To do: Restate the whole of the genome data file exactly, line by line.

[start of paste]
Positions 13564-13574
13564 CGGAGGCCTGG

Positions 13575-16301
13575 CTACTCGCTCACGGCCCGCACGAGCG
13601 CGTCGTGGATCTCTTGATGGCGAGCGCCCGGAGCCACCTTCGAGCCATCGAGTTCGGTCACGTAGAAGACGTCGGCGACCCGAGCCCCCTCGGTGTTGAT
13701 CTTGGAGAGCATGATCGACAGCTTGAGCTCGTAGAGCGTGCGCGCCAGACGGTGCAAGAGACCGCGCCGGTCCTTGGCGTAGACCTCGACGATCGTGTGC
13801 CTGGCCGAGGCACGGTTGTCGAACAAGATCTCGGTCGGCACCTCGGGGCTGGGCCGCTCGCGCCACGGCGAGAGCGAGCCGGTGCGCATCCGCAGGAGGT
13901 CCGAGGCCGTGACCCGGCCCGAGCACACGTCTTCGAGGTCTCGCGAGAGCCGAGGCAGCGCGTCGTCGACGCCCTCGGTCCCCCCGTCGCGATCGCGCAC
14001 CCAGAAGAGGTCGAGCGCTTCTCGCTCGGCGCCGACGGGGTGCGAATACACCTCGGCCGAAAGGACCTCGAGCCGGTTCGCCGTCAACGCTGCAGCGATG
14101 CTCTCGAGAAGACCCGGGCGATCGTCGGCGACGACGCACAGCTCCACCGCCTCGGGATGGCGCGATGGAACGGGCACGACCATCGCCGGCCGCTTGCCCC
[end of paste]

Positions 13564-13574
13564 CGGAGGCCTGG

Positions 13575-16301
13575 CTACTCGCTCACGGCCCGCACGAGCG
13601 CGTCGTGGATCTCTTGATGGCGAGCGCCCGGAGCCACCTTCGAGCCATCGAGTTCGGTCACGTAGAAGACGTCGGCGACCCGAGCCCCCTCGGTGTTGAT
13701 CTTGGAGAGCATGATCGACAGCTTGAGCTCGTAGAGCGTGCGCGCCAGACGGTGCAAGAGACCGCGCCGGTCCTTGGCGTAGACCTCGACGATCGTGTGC
13801 CTGGCCGAGGCACGGTTGTCGAACAAGATCTCGGTCGGCACCTCGGGGCTGGGCCGCTCGCGCCACGGCGAGAGCGAGCCGGTGCGCATCCGCAGGAGGT
13901 CCGAGGCCGTGACCCGGCCCGAGCACACGTCTTCGAGGTCTCGCGAGAGCCGAGGCAGCGCGTCGTCGACGCCCTCGGTCCCCCCGTCGCGATCGCGCAC
14001 CCAGAAGAGGTCGAGCGCTTCTCGCTCGGCGCCGACGGGGTGCGAATACACCTCGGCCGAAAGGACCTCGAGCCGGTTCGCCGTCAACGCTGCAGCGATG
14101 CTCTCGAGAAGACCCGGGCGATCGTCGGCGACGACGCACAGCTCCACCGCCTCGGGATGGCGCGATGGAACGGGCACGACCATCGCCGGCCGCTTGCCCC